From 1 July 2021 new VAT compliance rules will come into force in the European Union in relation to business to consumer (B2C) e-commerce supplies of goods and services. The rules will affect both sellers and related marketplaces such as Amazon, Ebay etc. These new rules form part of a wide package of reforms aimed at simplifying VAT compliance for e-commerce businesses trading throughout the EU at the same time as ensuring that the VAT due is correctly accounted for in the country of consumption. The measures also aim to significantly reduce e-commerce VAT fraud.
The planned changes will see the introduction of the new One Stop Shop (OSS) EU VAT return, which will enable e-commerce sellers to account for VAT on sales of goods, as well as certain services, to consumers across Europe via a single VAT return. This follows on from the Mini One Stop Shop (MOSS), which was introduced in 2015 to capture B2C VAT in respect of digital, telecom and broadcast services provided in multiple EU states.
At the same time that the new OSS is launched, a new Import One Stop Shop (IOSS) for non-EU based businesses will also go live; low value consignment relief will be abolished and marketplaces will become deemed suppliers for VAT purposes.
As part of these sweeping changes, the distance selling threshold rules in the EU has been overhauled resulting in individual country thresholds no longer being relevant. Instead, there will be a single, EU wide threshold of €10,000 applicable to all cross border ‘distance’ sales. Once this threshold is breached, VAT can be accounted for via the OSS at the rate applicable in the customer’s member state. Alternatively, as use of the OSS is voluntary, sellers will be required to register for VAT in each member state where supplies are made.
These are significant reforms, which for many EU based e-commerce businesses might result in all sales being reported via a single VAT return rather than through multiple VAT registrations across the EU. However, this new system is not as simple as it may first appear, and for many businesses there may remain a requirement to maintain VAT registrations in multiple member states. For example, many e-commerce sellers of goods will utilise online market places who might opt to hold stocks of their goods in more than one EU state, to facilitate faster delivery. In these circumstances, under the place of supply rules, sellers will need to maintain VAT registrations in all countries where goods are located at the time of supply.
At the same time, under these new rules, marketplaces, platforms and other facilitators of online sales will become ‘deemed’ suppliers and will be treated as having both received and made supply of the goods that they sell on behalf of the business owners. They are also permitted to utilise the OSS for cross border sales.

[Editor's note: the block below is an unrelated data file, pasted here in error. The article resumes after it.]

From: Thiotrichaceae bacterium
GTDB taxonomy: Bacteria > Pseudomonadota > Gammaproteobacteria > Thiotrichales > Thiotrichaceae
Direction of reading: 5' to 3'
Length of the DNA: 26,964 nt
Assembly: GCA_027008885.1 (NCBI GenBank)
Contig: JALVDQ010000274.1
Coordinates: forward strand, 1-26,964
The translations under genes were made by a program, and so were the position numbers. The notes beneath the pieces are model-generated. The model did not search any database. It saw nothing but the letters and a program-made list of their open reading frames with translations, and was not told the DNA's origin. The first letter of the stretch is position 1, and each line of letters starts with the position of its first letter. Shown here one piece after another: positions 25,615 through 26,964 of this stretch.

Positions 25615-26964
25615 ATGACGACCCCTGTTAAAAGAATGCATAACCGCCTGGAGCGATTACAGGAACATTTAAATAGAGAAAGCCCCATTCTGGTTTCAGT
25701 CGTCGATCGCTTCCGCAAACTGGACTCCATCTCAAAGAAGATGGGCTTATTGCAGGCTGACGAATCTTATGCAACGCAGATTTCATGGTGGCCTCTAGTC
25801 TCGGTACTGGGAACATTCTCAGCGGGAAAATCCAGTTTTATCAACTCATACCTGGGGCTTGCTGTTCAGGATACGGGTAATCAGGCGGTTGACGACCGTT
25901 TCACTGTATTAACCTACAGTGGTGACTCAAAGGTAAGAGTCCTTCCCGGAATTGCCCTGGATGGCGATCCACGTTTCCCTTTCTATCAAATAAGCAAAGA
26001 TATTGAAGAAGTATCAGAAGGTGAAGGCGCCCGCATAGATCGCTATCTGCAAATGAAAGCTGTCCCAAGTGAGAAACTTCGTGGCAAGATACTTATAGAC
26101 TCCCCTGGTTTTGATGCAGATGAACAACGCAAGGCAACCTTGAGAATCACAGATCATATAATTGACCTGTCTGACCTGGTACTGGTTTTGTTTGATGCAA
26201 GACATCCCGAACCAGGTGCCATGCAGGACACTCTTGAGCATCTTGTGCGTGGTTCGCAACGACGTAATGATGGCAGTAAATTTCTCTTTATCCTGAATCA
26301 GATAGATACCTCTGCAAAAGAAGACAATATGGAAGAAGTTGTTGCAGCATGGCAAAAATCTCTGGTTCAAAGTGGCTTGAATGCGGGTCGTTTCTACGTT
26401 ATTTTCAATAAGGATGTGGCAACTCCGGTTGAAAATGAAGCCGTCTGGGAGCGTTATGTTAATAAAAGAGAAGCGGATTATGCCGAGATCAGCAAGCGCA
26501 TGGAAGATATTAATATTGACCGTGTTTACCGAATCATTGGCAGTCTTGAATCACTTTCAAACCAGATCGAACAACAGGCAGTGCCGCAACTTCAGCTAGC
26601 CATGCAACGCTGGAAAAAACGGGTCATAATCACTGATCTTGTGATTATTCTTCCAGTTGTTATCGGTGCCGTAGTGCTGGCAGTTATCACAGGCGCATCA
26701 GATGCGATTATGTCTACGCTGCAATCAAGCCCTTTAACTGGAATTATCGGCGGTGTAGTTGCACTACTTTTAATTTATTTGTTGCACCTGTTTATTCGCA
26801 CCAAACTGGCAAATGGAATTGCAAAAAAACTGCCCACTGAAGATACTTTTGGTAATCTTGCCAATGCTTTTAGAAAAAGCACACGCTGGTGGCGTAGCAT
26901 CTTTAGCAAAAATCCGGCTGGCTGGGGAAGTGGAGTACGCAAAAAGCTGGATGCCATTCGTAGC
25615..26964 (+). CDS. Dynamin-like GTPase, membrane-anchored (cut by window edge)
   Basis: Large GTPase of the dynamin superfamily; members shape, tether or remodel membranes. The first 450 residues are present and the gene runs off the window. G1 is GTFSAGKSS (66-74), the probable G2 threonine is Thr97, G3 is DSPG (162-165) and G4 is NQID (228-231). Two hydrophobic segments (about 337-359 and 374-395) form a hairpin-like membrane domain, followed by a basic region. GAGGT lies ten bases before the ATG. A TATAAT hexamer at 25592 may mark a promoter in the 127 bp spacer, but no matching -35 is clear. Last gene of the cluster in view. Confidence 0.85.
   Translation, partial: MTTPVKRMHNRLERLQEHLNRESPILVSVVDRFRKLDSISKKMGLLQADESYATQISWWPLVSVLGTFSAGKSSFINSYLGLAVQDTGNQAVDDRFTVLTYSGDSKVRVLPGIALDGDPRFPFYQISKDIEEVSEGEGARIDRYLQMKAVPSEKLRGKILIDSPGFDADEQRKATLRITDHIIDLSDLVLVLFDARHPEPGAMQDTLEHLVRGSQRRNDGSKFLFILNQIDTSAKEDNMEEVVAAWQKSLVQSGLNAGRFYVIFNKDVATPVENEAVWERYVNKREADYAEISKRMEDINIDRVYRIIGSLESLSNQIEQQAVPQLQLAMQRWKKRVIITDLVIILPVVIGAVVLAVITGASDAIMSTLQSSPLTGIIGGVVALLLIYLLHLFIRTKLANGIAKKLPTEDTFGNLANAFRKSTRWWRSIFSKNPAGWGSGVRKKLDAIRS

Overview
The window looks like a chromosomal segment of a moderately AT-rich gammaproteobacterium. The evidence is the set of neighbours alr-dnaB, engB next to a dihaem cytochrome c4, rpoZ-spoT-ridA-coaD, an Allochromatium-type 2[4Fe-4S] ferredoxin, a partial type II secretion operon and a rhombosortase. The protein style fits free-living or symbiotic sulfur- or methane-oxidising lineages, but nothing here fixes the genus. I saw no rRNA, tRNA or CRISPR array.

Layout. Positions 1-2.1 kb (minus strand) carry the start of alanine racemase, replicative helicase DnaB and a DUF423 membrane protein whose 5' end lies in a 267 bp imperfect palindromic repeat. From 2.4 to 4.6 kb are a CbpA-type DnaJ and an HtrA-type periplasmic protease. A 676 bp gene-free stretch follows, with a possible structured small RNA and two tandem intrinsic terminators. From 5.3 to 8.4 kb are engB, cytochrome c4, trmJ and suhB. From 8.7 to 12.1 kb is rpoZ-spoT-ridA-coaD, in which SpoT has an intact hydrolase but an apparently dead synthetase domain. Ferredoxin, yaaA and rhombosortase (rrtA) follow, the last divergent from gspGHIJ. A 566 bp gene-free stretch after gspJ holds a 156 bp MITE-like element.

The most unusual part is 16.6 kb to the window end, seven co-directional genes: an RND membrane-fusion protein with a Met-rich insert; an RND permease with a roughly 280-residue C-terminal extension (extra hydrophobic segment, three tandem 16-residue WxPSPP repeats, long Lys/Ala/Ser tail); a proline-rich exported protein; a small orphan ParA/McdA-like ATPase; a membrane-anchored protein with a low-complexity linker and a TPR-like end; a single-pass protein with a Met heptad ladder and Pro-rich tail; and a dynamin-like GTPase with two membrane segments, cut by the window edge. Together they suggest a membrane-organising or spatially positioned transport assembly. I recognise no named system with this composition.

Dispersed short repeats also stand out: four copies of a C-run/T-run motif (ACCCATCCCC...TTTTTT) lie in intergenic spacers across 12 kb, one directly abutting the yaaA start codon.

UK e-commerce businesses that supply goods to EU consumers can opt to register for the IOSS. The IOSS can be used where goods valued at less than €150 are sent direct to EU consumers from countries outside the EU. Items valued at less than €150 (less transport and tax) are not subject to duty charges, which is in line with the low value import rules implemented in the UK from 1 January 2021. However, the IOSS cannot be used for sales of excise goods. Non-EU established businesses utilising the IOSS will need to appoint a representative to account for VAT on their behalf, with IOSS returns being due for submission on a monthly basis. However, it should be noted that there is no facility to recover input tax via the IOSS return and where VAT costs are incurred overseas in relation to sales made in the EU, this VAT will have to be recovered by alternative means, such as a Thirteenth Directive reclaim, EU VAT returns or the EU refund scheme.
UK e-commerce businesses that wish to take advantage of the new rules should start preparing now, as some countries require applications for use of the OSS to be made 4 weeks ahead of 1 July, though many EU authorities are still putting in place the local legislation to implement the changes. With this in mind, whilst the aim is to make compliance less arduous for e-commerce business, there is a good chance, in the early days at least, businesses may experience some teething problems.
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